We conducted the present study with the intention to bridge the unmet medical need; to test the efficacy and safety of biosimilar biologic DMARD for the management of a disease that is refractory to manage at times [11] to provide a low cost, effective, and safe biologic DMARD.

We found that there was no significant difference between two treatment arms in terms of number of responders for the primary endpoint and both drugs were clinically equivalent. The total number of responders achieving clinical response as per ACR50 and ACR70 criteria at week 16 was also comparable. The mean reduction of HAQ-DI score, DAS28 score, RF, and CRP levels in the study arm and reference arm also showed no significant difference. The safety results of the study show that the study biosimilar adalimumab is safe to administer in patients with active RA. Biosimilar adalimumab has also been shown in a previous multicenter randomized trial from India to be safe and efficacious, however, the primary endpoint was assessed at 12 weeks while we assessed at week 16.[12] A large multicentric randomized trial recruiting patients from the UK, Spain, and the US also found that biosimilar adalimumab (ABP 501) is equal in efficacy, safety and immunogenicity to reference adalimumab in patients with moderate-to-severe RA.[3]

The strength of our study is that it is double-blind, randomized controlled trial. One limitation, however, is the short duration of follow-up. Thus, to conclude this study has further provided data on the clinical comparability between biosimilar adalimumab and innovator product among Indian patients with active RA. These results will bridge the unmet medical need to provide a cost-effective biosimilar alternative for management of active RA.

Acknowledgments

We would like to acknowledge the primary investigators who participated in the study across the country (Dr Smruthi Ramteke, Nagpur; Dr Sajal Mitra, Nagpur; Dr. Ajit Nalawade, Pune; Dr. Girish Baratakke, Pune; Dr Vishnu Sharma, Ahemedabad; Dr Vikram Haridas, Hubli; Dr Girish Bhatia, Pune; Dr Deepak Rai, Mengaluru; Dr Lalit Duggal, Delhi; Dr V Krishnamurthy, Chennai; Dr S Chandrasekhara, Bengaluru; Dr Arvind Chopra, Pune; Dr Davy Jacob; Bengaluru). They were instrumental in conducting and completion of the trial to generate above data. Any opinions, findings, and conclusions expressed in this material are those of the authors.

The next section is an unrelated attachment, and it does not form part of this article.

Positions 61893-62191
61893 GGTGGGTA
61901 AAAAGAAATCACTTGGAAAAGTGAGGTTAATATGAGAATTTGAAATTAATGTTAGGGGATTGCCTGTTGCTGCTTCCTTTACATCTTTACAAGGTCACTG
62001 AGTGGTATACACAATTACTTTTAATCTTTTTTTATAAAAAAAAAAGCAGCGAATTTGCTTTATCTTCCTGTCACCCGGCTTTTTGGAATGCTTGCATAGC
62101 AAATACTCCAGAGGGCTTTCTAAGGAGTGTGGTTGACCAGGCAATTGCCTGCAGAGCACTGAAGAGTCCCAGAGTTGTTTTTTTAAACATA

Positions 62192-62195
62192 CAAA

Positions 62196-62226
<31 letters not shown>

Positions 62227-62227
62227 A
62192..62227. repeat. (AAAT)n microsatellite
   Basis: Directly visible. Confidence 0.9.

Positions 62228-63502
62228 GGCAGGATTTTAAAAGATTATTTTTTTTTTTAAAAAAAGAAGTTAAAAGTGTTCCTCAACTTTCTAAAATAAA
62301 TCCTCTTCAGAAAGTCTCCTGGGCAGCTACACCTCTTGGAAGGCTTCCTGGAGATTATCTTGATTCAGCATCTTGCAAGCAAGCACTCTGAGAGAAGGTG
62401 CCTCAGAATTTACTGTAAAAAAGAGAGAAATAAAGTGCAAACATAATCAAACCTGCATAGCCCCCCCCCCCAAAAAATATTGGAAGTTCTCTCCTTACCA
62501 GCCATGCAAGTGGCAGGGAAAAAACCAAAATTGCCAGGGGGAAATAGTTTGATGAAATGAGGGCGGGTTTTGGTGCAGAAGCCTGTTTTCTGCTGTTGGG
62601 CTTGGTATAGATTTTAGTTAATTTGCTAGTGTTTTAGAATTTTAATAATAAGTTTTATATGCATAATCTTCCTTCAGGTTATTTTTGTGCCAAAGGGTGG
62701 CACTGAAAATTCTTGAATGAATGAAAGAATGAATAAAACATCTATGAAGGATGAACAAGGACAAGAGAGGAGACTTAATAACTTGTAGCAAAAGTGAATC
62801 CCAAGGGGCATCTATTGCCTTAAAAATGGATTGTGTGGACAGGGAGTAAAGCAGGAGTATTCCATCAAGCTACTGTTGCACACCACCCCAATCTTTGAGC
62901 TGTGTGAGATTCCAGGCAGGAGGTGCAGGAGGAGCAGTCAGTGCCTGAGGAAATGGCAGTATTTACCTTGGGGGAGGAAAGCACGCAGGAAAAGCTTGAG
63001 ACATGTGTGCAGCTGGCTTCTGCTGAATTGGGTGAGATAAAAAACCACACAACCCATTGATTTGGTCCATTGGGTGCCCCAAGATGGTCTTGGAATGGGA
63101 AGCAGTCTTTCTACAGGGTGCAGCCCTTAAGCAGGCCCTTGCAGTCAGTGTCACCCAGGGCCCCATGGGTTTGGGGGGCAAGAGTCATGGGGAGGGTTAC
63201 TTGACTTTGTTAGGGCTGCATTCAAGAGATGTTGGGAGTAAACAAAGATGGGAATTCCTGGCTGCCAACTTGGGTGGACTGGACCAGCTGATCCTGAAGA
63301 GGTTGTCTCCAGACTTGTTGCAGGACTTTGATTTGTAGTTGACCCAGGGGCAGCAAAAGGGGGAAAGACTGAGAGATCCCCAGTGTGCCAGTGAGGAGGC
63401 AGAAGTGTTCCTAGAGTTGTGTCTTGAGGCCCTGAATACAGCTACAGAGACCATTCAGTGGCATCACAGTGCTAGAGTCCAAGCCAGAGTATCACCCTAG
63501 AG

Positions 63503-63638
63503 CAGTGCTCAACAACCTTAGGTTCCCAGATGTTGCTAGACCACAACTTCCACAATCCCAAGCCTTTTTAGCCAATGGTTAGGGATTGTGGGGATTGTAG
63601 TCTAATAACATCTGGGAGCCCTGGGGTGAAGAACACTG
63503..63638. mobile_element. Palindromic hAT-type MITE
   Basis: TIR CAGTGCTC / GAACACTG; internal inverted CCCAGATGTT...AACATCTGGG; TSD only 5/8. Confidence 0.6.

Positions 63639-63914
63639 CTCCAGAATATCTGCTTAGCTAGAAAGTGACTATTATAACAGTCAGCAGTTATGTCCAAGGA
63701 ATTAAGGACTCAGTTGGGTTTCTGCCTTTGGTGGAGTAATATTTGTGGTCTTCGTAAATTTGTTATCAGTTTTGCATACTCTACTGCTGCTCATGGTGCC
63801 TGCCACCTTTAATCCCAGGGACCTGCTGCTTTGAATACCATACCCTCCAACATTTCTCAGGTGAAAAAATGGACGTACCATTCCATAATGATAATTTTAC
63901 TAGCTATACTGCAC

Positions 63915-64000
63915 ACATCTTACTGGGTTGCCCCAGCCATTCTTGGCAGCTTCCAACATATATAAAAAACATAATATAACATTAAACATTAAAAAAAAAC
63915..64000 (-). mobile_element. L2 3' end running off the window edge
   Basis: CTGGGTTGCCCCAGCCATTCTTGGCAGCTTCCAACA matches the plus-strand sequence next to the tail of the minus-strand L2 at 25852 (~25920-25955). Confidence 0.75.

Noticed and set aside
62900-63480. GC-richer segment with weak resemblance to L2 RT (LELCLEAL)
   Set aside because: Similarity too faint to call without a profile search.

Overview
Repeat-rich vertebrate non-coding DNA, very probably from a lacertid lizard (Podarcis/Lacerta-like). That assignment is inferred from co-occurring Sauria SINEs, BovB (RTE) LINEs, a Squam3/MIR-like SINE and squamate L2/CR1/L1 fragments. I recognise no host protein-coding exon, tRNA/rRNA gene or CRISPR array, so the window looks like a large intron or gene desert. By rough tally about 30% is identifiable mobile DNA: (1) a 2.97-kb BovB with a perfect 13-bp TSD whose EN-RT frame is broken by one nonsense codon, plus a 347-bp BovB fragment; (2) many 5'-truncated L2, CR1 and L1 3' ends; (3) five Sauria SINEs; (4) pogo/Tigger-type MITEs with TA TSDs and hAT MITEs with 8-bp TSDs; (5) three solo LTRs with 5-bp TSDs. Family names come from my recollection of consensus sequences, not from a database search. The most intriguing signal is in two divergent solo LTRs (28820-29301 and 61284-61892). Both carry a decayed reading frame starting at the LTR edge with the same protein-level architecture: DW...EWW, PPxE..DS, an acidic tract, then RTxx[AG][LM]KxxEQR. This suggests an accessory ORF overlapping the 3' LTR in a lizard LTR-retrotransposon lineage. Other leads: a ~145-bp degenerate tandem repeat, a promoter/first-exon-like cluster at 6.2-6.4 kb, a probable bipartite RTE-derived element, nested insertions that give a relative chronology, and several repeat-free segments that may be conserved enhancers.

Financial support and sponsorship

All the participating Investigators were given their Investigational grant as agreed between them and study sponsor Reliance Life Sciences Pvt Ltd. No incentives were given to patients for participating in the study. Active and Reference Adalimumab samples were provided free of cost to the patients. All the relevant diagnostic test performed prior during and on completion of the trial was provided free of cost to all participating patients. Any AEs/SAEs experienced by patients during the course of the trial was borne by the Sponsor towards their medical management and compensation. All the patients who had participated in the study were reimbursed for their travel for their follow up visits until the completion of the trial.